Duck! HMS Prince of Wales squeezes under Forth Bridge and heads for North Sea

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Dramatic new pictures show the second of the UK's new aircraft carriers - HMS Prince of Wales - squeezing under Forth Bridge in Scotland to reach the North Sea after setting sail for the very first time on Thursday. 

The 65,000-tonne warship left its dock in Rosyth earlier this week as it prepared for nine weeks of sea trials before heading to Portsmouth. 

Today she passed beneath the three iconic Forth crossings – lowering her main mast to do so – heading out to the North Sea. 

This now means the two largest warships ever built for the Royal Navy will be at sea at the same time, with the HMS Prince of Wales joining the HMS Queen Elizabeth which is currently in the North Atlantic preparing for operational training.

Today HMS Prince of Wales passed beneath the three iconic Forth crossings – lowering her main mast to do so – heading out to the North Sea

Today HMS Prince of Wales passed beneath the three iconic Forth crossings – lowering her main mast to do so – heading out to the North Sea

This now means the two largest warships ever built for the Royal Navy will be at sea at the same time, with the HMS Prince of Wales (pictured today) joining the HMS Queen Elizabeth which is currently in the North Atlantic preparing for operational training

This now means the two largest warships ever built for the Royal Navy will be at sea at the same time, with the HMS Prince of Wales (pictured today) joining the HMS Queen Elizabeth which is currently in the North Atlantic preparing for operational training

Once in the river, the £3.1 billion aircraft carrier (pictured) anchored for three days before waiting for a low tide to pass under the Firth's famous bridges today

Once in the river, the £3.1 billion aircraft carrier (pictured) anchored for three days before waiting for a low tide to pass under the Firth's famous bridges today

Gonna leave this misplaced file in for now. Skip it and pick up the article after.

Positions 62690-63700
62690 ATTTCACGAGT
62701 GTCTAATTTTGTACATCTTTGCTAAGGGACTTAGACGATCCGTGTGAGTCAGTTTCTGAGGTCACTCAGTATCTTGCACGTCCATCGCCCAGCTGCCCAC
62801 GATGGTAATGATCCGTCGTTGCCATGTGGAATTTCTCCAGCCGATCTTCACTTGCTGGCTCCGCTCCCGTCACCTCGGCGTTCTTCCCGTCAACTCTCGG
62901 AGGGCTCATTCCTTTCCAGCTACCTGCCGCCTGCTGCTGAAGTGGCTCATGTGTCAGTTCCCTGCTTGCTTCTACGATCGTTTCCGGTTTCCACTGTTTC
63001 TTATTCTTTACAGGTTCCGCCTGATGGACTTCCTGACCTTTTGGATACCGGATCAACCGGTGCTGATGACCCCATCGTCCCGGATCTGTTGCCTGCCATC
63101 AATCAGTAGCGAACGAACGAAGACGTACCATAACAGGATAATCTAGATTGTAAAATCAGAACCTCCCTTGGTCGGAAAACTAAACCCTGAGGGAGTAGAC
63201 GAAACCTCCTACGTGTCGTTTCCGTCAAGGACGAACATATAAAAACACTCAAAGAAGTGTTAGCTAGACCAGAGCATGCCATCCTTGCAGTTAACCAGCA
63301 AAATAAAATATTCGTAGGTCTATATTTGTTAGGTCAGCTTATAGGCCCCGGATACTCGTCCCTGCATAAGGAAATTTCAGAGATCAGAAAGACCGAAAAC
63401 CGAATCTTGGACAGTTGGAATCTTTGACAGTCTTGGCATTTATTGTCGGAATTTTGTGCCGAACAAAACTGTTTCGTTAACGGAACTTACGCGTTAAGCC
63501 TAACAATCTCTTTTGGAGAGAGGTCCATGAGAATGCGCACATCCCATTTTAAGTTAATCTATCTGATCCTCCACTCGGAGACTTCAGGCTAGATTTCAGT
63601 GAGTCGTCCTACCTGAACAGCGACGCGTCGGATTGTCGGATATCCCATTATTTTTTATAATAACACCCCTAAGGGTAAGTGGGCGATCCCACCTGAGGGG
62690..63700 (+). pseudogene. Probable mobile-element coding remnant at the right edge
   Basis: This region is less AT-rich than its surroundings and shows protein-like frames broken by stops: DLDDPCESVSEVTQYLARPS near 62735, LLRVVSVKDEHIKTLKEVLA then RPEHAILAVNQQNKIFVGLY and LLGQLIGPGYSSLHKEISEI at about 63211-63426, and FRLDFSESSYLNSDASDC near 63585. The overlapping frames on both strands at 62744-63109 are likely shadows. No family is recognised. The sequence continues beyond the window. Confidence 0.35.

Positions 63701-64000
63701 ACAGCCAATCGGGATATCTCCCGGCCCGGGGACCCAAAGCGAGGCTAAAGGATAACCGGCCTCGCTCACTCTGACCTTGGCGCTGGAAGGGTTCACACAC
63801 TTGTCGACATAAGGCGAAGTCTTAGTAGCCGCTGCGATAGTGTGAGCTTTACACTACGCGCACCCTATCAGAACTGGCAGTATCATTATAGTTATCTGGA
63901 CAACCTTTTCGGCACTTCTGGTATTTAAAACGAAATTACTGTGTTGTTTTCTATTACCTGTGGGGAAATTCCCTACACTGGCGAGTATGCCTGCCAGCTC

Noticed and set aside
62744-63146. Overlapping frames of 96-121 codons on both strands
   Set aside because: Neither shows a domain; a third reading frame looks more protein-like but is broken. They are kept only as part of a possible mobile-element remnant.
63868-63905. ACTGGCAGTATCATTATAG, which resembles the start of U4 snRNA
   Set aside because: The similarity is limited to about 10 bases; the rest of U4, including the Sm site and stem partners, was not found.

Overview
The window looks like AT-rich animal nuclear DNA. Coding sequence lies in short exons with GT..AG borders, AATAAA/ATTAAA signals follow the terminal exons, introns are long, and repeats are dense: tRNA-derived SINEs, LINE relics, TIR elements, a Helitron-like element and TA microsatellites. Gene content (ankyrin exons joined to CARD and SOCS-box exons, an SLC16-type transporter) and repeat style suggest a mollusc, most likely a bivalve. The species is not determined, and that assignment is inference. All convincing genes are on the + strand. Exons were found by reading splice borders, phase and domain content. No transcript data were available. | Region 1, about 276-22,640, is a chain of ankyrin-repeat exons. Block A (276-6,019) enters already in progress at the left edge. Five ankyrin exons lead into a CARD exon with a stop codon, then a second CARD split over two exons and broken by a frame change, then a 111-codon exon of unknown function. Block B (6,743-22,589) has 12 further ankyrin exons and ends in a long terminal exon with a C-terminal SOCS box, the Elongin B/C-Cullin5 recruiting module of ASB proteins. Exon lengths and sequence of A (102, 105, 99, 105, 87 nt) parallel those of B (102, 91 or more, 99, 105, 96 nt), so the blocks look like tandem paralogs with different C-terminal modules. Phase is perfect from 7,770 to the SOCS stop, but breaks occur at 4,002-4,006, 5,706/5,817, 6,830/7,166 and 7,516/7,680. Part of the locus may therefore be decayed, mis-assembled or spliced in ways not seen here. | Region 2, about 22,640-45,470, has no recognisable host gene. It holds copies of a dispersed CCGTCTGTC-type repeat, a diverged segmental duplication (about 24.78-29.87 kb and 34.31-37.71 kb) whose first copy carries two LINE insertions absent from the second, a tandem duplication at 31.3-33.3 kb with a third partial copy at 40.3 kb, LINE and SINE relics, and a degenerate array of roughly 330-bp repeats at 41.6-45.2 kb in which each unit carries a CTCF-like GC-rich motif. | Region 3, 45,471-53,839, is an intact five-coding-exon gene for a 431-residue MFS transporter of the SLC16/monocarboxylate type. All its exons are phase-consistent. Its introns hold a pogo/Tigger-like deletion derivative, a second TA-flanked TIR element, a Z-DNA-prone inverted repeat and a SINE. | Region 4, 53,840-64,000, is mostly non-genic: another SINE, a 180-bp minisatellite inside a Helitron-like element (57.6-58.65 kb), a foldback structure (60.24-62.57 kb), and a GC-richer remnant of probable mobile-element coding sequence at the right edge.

The 65,000-tonne warship left its dock in Rosyth earlier this week as it prepared for nine weeks of sea trials before heading to Portsmouth

The 65,000-tonne warship left its dock in Rosyth earlier this week as it prepared for nine weeks of sea trials before heading to Portsmouth

The occasion comes two years after her sister HMS Queen Elizabeth set sail from the very same site. 

Measuring 920 feet in length, the vessel squeezed out of Rosyth dockyard, leaving the Scottish basin where she was assembled this Thursday. 

The process of getting the four-acre military operating base on to the Firth of Forth represented one of the most delicate manoeuvres the warship would have to undertake.

Navigators, pilots and tug boats had the slimmest of margins to deal with as they guided the 65,000-tonne carrier out of the basin through a narrow opening during high tide.

The gap the aircraft carrier had to pass through is little more than 130 feet wide - allowing around three feet of clearance either side and one-and-a-half feet between the bottom of the ship and the sea bed.

Dramatic pictures captured the moment that the UK's second new aircraft carrier HMS Prince of Wales departed the Forth basin today

Dramatic pictures captured the moment that the UK's second new aircraft carrier HMS Prince of Wales departed the Forth basin today

To complete the move the mast pole on top of one of the islands, which operates on a hydraulic system, was lowered so the ship could pass under the bridges and head towards the North Sea

To complete the move the mast pole on top of one of the islands, which operates on a hydraulic system, was lowered so the ship could pass under the bridges and head towards the North Sea

HMS Prince of Wales (pictured) is expected to head into her home base of Portsmouth once sea trials have been completed, and will commission into the Royal Navy at the end of the year

HMS Prince of Wales (pictured) is expected to head into her home base of Portsmouth once sea trials have been completed, and will commission into the Royal Navy at the end of the year

Once in the river, the £3.1 billion aircraft carrier anchored for three days before waiting for a low tide to pass under the Firth's famous bridges today. 

To do so, the mast pole on top of one of the islands, which operates on a hydraulic system, was lowered so the ship could pass under the bridges and head towards the North Sea. 

The move was completed as heavy rain fell in Scotland today but that did not deter crowds

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